The cysteine desulfurase IscS of Mycobacterium tuberculosis is involved in iron-sulfur cluster biogenesis and oxidative stress defence.Rybniker, J., Pojer, F., Marienhagen, J., Kolly, G.S., Chen, J.M., van Gumpel, E., Hartmann, P., Cole, S.T.
(2014) Biochem.J. 459: 467-478
- PubMed: 24548275
- DOI: 10.1042/BJ20130732
- PubMed Abstract:
The complex multiprotein systems for the assembly of protein-bound iron-sulfur (Fe-S) clusters are well defined in Gram-negative model organisms. However, little is known about Fe-S cluster biogenesis in other bacterial species. The ISC (iron-sulfur ...
The complex multiprotein systems for the assembly of protein-bound iron-sulfur (Fe-S) clusters are well defined in Gram-negative model organisms. However, little is known about Fe-S cluster biogenesis in other bacterial species. The ISC (iron-sulfur cluster) operon of Mycobacterium tuberculosis lacks several genes known to be essential for the function of this system in other organisms. However, the cysteine desulfurase IscSMtb (Rv number Rv3025c; Mtb denotes M. tuberculosis) is conserved in this important pathogen. The present study demonstrates that deleting iscSMtb renders the cells microaerophilic and hypersensitive to oxidative stress. Moreover, the ∆iscSMtb mutant shows impaired Fe-S cluster-dependent enzyme activity, clearly indicating that IscSMtb is associated with Fe-S cluster assembly. An extensive interaction network of IscSMtb with Fe-S proteins was identified, suggesting a novel mechanism of sulfur transfer by direct interaction with apoproteins. Interestingly, the highly homologous IscS of Escherichia coli failed to complement the ∆iscSMtb mutant and showed a less diverse protein-interaction profile. To identify a structural basis for these observations we determined the crystal structure of IscSMtb, which mirrors adaptations made in response to an ISC operon devoid of IscU-like Fe-S cluster scaffold proteins. We conclude that in M. tuberculosis IscS has been redesigned during evolution to compensate for the deletion of large parts of the ISC operon.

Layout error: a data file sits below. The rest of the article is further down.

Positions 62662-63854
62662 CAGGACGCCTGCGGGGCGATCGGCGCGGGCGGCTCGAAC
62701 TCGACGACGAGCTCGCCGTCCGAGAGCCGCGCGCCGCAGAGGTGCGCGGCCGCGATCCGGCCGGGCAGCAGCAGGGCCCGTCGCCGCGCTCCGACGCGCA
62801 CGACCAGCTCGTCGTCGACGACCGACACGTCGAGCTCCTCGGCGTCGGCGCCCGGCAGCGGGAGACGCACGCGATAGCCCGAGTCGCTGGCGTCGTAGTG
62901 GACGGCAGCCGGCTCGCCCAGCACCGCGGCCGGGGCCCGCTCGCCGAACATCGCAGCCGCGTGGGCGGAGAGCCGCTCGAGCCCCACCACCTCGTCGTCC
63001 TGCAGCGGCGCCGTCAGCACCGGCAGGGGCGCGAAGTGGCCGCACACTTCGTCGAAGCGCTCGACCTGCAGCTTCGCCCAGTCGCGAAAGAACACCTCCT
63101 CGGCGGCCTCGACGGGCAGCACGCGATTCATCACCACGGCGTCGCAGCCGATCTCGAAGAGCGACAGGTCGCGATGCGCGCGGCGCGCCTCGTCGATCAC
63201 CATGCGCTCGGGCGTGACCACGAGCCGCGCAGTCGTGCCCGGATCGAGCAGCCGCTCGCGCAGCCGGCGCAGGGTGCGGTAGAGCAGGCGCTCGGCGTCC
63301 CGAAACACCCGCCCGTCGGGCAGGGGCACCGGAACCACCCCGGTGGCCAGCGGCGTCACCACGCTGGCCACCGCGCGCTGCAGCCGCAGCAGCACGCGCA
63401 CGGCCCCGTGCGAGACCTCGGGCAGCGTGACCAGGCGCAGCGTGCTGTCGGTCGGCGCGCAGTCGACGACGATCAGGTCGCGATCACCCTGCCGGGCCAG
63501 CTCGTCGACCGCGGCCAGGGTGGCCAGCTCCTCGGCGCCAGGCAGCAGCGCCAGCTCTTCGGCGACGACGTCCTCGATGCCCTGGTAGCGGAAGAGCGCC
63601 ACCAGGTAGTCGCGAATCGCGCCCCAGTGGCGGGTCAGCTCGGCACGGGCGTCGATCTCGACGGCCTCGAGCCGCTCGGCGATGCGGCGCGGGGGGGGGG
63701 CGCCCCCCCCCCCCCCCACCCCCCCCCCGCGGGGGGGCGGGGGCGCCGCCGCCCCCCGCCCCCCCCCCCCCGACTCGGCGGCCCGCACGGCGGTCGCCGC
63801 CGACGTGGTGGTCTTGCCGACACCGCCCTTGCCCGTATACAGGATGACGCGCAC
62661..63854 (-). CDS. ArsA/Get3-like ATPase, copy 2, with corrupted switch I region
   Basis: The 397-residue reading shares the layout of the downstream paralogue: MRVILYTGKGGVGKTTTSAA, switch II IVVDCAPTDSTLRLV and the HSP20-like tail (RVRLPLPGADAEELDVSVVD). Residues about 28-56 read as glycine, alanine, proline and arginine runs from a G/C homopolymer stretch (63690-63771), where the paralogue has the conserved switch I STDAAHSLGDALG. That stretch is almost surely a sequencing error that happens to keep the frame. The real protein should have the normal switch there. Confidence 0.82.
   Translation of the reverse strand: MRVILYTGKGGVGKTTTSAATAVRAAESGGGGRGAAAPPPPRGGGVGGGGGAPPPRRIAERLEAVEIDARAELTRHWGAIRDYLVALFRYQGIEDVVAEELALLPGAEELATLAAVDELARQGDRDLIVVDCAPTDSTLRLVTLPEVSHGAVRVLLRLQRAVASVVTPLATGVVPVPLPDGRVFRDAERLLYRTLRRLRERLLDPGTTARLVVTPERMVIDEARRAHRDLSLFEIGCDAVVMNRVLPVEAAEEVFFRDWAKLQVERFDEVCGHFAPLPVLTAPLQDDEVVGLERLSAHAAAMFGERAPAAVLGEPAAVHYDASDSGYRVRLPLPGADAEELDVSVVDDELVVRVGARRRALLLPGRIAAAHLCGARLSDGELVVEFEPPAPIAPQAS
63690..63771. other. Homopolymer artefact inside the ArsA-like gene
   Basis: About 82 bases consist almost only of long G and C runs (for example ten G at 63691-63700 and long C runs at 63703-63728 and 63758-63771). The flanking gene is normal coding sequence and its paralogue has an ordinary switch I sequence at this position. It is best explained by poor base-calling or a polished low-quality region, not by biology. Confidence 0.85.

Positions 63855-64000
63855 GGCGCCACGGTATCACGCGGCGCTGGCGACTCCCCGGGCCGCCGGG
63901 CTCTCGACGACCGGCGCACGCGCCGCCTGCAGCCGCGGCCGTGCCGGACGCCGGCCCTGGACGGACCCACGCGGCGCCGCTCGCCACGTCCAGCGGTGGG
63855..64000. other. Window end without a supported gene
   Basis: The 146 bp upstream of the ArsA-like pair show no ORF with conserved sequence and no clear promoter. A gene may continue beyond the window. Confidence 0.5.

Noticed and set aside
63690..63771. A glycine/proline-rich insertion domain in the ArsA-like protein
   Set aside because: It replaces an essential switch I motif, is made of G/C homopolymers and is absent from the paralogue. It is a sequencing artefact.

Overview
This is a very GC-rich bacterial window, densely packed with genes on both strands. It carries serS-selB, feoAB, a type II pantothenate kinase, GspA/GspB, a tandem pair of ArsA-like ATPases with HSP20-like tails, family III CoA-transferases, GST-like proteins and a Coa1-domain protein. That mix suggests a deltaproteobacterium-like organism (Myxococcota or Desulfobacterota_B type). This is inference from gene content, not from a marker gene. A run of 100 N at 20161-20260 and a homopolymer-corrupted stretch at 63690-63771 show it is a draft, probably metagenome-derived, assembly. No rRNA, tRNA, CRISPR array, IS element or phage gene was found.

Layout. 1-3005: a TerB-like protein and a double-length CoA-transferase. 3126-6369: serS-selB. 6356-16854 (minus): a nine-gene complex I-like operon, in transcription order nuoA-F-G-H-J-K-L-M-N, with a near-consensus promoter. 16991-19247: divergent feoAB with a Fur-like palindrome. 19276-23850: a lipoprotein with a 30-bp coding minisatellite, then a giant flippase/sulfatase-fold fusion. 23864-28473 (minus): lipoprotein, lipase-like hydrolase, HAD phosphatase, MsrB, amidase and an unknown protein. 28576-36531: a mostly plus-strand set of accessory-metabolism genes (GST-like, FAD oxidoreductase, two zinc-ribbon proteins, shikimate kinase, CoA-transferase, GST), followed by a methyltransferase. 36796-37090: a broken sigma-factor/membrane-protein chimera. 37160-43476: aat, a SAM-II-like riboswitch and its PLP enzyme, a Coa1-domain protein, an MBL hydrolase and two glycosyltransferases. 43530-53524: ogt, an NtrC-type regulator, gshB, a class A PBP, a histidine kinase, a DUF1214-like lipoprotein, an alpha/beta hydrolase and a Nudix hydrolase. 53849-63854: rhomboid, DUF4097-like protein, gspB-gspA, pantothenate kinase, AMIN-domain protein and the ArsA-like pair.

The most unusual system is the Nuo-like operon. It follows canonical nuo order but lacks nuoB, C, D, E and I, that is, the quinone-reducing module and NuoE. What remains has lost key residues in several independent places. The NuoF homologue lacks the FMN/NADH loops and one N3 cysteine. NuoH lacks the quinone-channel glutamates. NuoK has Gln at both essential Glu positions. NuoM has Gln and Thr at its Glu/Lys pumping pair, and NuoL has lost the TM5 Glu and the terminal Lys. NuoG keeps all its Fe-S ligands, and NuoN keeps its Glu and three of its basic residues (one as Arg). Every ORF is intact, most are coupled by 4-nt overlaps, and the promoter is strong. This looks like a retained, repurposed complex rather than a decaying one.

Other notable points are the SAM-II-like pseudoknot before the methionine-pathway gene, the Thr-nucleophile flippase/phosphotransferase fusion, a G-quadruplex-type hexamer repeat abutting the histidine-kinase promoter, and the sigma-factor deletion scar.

*Global Health Institute, Ecole Polytechnique Fédérale de Lausanne (EPFL), CH-1015 Lausanne, Switzerland.